United Kingdom

[GB] A new change is introduced to the Code of Practice for British newspapers, magazines and news websites

IRIS 2021-2:1/35

Alexandros K. Antoniou

University of Essex

The Editors' Code of Practice, under which the majority of Britain’s newspaper, magazine and news website journalists operate, was reviewed in 2020 and changes to it became effective from 1 January 2021.

The Code is described by the Editors’ Code of Practice Committee (which draws up the Code’s provisions) as the ‘cornerstone’ of the UK press self-regulatory system. Its rules set standards that the industry members who voluntarily subscribe to it have agreed to maintain. Editors and publishers can be held to account via the Independent Press Standards Organisation (IPSO), which became the new regulatory body for the industry on 8 September 2014. IPSO has not yet sought formal approval from the Press Recognition Panel, which was established following the Leveson Report recommendations in the aftermath of the phone-hacking scandal to ensure that any future press regulator meets certain standards.

The Code covers various aspects of journalistic activity, such as accuracy, harassment, crime reporting, confidential sources and financial journalism. Since its first publication in 1991, it has been amended several times to adapt to developments in the industry, technology and public attitudes. Changes were introduced in late 2020 following a public consultation that attracted over 1 000 submissions on that occasion. The Code had last been revised in 2018.

Following consideration of representations made by charities campaigning on the issue of mental health, Clause 2 of the Code on privacy (which is subject to public interest exceptions) was amended to make specific reference to mental health. The text of Clause 2(i) now reads: “Everyone is entitled to respect for their private and family life, home, physical and mental health, and correspondence, including digital communications.”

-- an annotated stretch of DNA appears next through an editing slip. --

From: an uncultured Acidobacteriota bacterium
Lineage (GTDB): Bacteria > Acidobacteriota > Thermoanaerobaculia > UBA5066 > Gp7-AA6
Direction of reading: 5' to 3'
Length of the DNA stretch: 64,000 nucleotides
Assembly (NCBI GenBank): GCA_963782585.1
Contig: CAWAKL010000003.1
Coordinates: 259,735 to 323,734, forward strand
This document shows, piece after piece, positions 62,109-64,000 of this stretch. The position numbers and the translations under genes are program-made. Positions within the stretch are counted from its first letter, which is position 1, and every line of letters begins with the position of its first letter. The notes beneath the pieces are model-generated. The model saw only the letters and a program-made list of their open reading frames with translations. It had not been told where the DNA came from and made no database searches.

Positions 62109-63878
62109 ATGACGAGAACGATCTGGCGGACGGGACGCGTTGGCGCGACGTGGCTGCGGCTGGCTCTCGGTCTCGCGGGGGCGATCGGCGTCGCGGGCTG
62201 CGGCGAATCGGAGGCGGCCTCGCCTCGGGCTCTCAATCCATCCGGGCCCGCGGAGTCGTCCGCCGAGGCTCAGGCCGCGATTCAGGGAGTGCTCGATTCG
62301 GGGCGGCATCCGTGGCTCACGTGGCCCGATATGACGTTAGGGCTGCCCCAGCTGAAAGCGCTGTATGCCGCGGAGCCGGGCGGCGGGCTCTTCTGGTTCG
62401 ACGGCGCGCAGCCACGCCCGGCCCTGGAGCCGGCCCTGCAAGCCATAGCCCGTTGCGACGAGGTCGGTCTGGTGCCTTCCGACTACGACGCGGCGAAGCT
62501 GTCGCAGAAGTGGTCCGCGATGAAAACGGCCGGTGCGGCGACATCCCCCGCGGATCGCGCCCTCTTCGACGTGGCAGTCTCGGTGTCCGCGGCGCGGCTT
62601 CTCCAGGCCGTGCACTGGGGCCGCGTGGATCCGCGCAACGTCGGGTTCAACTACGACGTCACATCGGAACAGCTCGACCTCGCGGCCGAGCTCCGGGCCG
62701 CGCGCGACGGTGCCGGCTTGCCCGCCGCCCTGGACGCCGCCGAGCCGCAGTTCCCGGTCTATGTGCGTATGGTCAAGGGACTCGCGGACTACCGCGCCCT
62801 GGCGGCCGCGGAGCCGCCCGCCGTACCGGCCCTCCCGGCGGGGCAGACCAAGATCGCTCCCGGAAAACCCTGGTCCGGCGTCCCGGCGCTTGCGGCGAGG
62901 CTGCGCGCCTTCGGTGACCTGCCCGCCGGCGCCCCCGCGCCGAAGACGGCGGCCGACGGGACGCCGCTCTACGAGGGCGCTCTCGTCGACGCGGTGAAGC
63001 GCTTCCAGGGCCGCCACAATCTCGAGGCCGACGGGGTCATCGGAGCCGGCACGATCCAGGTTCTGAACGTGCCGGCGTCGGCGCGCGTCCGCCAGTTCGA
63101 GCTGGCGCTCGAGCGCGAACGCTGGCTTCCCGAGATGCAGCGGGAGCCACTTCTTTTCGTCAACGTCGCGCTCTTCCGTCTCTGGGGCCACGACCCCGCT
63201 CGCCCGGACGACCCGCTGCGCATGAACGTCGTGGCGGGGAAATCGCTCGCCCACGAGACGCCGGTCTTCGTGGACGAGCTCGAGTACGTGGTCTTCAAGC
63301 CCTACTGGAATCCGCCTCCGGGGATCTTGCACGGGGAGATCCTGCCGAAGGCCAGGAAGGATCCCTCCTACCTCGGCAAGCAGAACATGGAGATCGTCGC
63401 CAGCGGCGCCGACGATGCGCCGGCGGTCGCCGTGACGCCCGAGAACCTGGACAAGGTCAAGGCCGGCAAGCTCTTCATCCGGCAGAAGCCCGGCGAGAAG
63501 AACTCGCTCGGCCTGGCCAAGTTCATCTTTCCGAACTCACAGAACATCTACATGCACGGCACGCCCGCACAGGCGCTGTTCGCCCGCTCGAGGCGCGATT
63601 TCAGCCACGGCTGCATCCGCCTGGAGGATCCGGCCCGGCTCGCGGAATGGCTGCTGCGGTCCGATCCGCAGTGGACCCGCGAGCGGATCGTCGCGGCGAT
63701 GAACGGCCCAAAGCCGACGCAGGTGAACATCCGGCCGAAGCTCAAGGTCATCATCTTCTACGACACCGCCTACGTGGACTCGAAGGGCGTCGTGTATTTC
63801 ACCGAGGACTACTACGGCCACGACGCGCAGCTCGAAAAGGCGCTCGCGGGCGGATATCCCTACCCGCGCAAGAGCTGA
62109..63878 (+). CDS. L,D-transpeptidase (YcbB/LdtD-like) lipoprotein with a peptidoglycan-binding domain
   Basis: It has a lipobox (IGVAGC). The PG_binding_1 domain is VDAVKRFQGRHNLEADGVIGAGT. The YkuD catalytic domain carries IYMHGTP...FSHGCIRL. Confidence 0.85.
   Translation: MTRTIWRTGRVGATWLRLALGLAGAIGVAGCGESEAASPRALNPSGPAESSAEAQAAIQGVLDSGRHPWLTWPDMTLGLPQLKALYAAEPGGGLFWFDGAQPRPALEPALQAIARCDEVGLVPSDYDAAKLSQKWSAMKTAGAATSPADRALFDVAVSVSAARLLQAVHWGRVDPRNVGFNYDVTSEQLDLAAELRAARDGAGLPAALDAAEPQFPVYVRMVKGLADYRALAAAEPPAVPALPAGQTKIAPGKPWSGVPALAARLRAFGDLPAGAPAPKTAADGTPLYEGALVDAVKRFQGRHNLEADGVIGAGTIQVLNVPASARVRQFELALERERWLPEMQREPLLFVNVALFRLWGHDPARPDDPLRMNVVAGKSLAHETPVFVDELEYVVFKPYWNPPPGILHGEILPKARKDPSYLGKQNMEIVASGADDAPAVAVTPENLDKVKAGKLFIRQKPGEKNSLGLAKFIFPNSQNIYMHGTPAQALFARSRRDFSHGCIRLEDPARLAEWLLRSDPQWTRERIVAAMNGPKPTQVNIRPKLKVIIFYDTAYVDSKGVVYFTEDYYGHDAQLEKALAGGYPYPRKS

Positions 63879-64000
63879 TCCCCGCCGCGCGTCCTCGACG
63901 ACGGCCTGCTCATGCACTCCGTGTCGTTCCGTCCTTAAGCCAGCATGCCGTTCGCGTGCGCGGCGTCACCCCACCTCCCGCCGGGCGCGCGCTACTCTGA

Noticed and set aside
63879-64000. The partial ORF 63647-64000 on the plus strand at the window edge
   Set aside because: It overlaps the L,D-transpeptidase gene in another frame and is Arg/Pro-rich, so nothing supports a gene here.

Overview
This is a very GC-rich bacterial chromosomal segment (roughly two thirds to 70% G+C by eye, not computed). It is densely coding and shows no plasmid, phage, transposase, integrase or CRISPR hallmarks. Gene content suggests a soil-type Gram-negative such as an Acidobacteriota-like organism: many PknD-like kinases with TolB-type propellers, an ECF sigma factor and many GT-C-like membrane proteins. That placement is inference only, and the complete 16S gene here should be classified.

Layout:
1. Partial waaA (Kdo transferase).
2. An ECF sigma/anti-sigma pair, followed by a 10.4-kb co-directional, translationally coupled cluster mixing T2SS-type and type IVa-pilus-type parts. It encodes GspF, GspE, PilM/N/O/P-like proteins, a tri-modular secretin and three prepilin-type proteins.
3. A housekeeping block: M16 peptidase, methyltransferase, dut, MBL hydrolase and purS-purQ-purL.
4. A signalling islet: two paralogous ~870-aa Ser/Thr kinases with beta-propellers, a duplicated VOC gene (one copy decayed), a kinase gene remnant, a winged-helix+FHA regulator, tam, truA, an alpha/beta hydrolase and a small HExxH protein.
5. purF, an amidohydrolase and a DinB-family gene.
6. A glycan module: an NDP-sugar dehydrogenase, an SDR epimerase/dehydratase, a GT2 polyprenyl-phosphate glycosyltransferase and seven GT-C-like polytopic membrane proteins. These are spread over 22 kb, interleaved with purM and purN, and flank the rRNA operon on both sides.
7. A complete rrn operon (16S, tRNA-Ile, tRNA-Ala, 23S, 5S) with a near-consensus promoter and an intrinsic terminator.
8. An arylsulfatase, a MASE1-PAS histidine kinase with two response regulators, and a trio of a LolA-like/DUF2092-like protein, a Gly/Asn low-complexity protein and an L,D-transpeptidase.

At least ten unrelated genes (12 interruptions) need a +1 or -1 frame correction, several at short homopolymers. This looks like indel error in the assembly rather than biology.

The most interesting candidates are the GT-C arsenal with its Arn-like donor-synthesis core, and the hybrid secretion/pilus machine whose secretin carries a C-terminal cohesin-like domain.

Mental health was already covered implicitly by Clause 2, but the Code expressly recognises now that mental health is one of the issues that raise ethical considerations around privacy. The amendment also reflects changing societal attitudes. As the Editors’ Code of Practice Review Report noted, “mental health is now openly acknowledged, and the press can take some credit for driving that welcome transformation.”

Finally, it is hoped that the change will improve understanding of the protection that Clause 2 provides for individuals. For more details on the contents of its remaining sub-clauses, see the earlier report in IRIS 2018-3/19.


Related articles

IRIS 2018-3:1/19 [GB] Revised Editors’ Code of Practice

This article has been published in IRIS Legal Observations of the European Audiovisual Observatory.